A very obvious precedent has been set: that the drivers are in cahoots with the hoteliers and will receive commission for taking you to pre-determined establishments of their choosing (maybe they all pay commission but some more than others – I don’t know). You also get the feeling that they can’t quite understand what you think the problem exactly is. One guesthouse isn’t so different to the other, and it’s not like the accommodation they’re offering is much more expensive, if at all. They have a point, but what they don’t understand is that we’re supposed to be TRAVELLING, and that we need that separation between transport and accommodation for us to feel like we’re really flying by the seat of our pants – even if we’re really not.
They’ve got this sort of racket going on in Thailand too (see Trang), but it can be circumnavigated by ensuring that one rides public transport (or the big VIP buses, which carry too many people to make this sort of thing practical). But there doesn’t appear to be any alternative to the minibus in Cambodia – or if there is we haven’t seen it – and so they’ve got you right where they want you. For this reason I am very happy to have somebody like Welsh L around, who will take all this on board and do his utmost to avoid its recurrence.
The typically early start has ensured that we have still much of the day to spare, allowing us time to break from each other’s company for a while, confirm the presence of banks – now closed for the day – grab a bite to eat, and reconvene later on Serendipity Beach for a stroll and a few beverages. It is a nice beach, without many of the cafes and bars that such a vista might normally sustain.
I’d heard that Sihanoukville attracts a more dubious model of foreigner: the European male with an interest in under-aged children. There are no obvious signs that this could be true, and the proprietor of the café where we have purchased our beers is more than happy for us to interact with her infant. The mere suggestion that it might happen, though, instantly colours my opinion of the place, and maybe it is for this reason that nobody seems that keen on exploring any of the bars that there must assuredly be in a town of this location and size. Instead, we take dinner at Sunset Restaurant next door, and then retreat to our guesthouse for a couple of beers in the garden/front yard.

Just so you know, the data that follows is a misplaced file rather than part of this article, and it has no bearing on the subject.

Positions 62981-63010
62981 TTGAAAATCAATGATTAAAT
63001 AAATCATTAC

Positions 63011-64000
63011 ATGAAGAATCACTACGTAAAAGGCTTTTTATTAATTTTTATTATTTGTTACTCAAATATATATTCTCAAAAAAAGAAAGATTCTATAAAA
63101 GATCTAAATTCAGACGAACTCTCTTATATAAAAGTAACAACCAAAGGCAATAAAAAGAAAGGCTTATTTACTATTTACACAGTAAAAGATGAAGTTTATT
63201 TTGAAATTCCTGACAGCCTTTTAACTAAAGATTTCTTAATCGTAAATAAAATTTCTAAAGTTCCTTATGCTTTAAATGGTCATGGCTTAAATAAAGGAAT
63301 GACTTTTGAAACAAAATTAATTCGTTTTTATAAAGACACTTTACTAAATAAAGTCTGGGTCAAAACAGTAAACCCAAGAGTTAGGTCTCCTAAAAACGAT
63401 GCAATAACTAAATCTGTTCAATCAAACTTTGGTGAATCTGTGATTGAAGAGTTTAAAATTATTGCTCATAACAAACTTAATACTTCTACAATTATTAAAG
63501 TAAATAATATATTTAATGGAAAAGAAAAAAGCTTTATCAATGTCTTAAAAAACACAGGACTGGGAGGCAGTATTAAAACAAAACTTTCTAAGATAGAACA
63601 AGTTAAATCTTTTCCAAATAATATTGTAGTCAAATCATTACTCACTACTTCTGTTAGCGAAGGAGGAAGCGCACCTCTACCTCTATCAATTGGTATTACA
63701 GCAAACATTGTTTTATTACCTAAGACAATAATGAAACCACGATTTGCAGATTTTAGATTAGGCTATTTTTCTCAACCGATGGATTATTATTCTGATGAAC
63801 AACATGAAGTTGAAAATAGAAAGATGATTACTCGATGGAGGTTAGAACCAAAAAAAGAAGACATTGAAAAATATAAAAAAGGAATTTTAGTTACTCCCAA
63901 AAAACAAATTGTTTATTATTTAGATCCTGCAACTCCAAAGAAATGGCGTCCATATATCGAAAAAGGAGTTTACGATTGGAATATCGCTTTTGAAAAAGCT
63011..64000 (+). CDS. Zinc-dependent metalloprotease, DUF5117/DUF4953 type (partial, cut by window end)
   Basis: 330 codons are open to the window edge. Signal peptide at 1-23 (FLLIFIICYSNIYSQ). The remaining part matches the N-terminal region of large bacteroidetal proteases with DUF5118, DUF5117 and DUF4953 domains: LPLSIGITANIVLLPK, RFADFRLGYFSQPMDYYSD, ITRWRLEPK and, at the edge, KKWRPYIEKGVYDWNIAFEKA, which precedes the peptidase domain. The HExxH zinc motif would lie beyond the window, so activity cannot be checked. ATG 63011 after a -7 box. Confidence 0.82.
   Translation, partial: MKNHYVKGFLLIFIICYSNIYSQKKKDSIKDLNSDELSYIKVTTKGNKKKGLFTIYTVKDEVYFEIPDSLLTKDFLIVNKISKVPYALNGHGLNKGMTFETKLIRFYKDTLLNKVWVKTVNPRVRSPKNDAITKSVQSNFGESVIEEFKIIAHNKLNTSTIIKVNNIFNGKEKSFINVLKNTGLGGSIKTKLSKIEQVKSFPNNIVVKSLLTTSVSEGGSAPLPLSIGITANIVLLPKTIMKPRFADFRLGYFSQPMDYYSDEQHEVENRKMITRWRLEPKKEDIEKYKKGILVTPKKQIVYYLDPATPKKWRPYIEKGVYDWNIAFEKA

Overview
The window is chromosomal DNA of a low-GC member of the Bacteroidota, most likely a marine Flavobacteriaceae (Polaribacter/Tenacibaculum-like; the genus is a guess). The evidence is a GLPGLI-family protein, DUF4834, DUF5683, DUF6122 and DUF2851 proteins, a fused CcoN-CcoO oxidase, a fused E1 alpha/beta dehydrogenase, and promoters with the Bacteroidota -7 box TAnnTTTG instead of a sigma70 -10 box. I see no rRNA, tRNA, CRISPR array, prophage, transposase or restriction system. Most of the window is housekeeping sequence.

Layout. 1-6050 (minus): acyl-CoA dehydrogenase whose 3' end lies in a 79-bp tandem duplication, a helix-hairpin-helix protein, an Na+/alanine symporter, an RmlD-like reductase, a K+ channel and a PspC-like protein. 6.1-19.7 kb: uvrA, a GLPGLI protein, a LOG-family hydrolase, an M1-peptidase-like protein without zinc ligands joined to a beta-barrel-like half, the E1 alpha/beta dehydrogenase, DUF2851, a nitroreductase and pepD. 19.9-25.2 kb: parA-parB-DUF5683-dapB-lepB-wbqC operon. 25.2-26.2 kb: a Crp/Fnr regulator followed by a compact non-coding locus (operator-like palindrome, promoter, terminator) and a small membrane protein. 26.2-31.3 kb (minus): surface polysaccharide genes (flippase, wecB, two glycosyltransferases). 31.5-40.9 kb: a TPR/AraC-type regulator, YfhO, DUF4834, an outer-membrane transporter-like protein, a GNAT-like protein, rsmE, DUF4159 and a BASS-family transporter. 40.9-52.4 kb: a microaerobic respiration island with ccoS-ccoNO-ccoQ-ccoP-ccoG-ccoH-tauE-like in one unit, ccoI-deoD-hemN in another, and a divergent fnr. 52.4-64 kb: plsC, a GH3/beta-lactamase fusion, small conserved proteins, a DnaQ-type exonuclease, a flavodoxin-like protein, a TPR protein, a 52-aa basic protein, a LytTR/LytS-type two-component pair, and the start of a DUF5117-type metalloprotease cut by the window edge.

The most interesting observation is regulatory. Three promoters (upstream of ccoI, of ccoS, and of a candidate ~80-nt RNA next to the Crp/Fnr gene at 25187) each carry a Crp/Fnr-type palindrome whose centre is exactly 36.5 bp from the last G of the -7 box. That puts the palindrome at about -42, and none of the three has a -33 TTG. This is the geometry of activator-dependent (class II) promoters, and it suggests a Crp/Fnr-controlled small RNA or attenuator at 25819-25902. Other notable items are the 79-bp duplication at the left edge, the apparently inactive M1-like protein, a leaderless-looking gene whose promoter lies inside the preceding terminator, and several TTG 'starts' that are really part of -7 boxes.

12/02/03: Go to town to change up money; get motos to Ream National Park and a boat to a deserted island covered in mangroves; stop of at temple on the way back; dinner at Sunset Restaurant; cards and drinks in Welsh L & K’s room with all.
Welsh L has brokered a deal with the guys at Brosoer to take us to some diminutive island just off the coast – part of an area that’s what’s collectively referred to as Ream National Park – and I’m fine with that. I still don’t feel entirely comfortable here in Cambodia, let alone Sihanoukville, and my trip into town to cash traveller’s cheques and find somewhere to take breakfast does nothing to mollify this agitation. The acquisition of dollars proves straightforward enough, but my colleague and I struggle to find a café in which we feel comfortable. But find a café we do (I order an omelette) and then we hurry back to join in with Welsh L’s chartered expedition.
From here on in, mopeds and scooters – that motorised staple of Southeast Asian life – will be referred to as “motos”, for that is what they call them in Cambodia.
Riding two per pillion, we set off for Ream National Park at ponderous miles per hour, the steady inclines and the weight of three bodies per bike slowing us down. Spare a thought for the guy with a huge sow strapped to the back of his moto coming the other way (and maybe for the swine, too) a common sight on Cambodia’s roads. The journey is a short one – it can’t be more than 10 miles – and the pace of life at our destination is agreeably slow. Refreshments in hand, we sit around in the shade, Welsh L putting in an admirable effort to make allies of our pilots.
It is a humble fishing vessel we board, long in form and very much like the long-tail boats they use in Thailand, for that is what they are. Our destination is a deserted mangrove-infested island with an un-swimmable lagoon as its centrepiece. Within half an hour of landing we are ready to leave, the views from the boat being the primary objective of this exercise.
On the return leg of our journey the engine conks out, setting us adrift for a good 40 minutes, a period of stasis that I don’t very much appreciate. Nobody else seems bothered, but the current isn’t carrying us in a favourable direction, and I know it will start to get dark within an hour or so. Our pilots have nothing to offer in the way of reassurance, other than their own insouciance. Mobile phones have yet to conquer the world, so there’s no calling for help either. Maybe we can make gestures towards the shore and someone can come out and tow us back.
After a series of impromptu repairs, we finally get going again, and there’s just enough time on the way home to stop off at a temple to watch the sun set and to laugh at the semi-domesticated monkeys and puppies at play. We return for dinner to Sunset Restaurant and then play cards back in Welsh L & K’s room. Tomorrow we will be on the move again, having agreed to continue our travels as one – for the moment at least – and I hope that our next port of call will be more rewarding.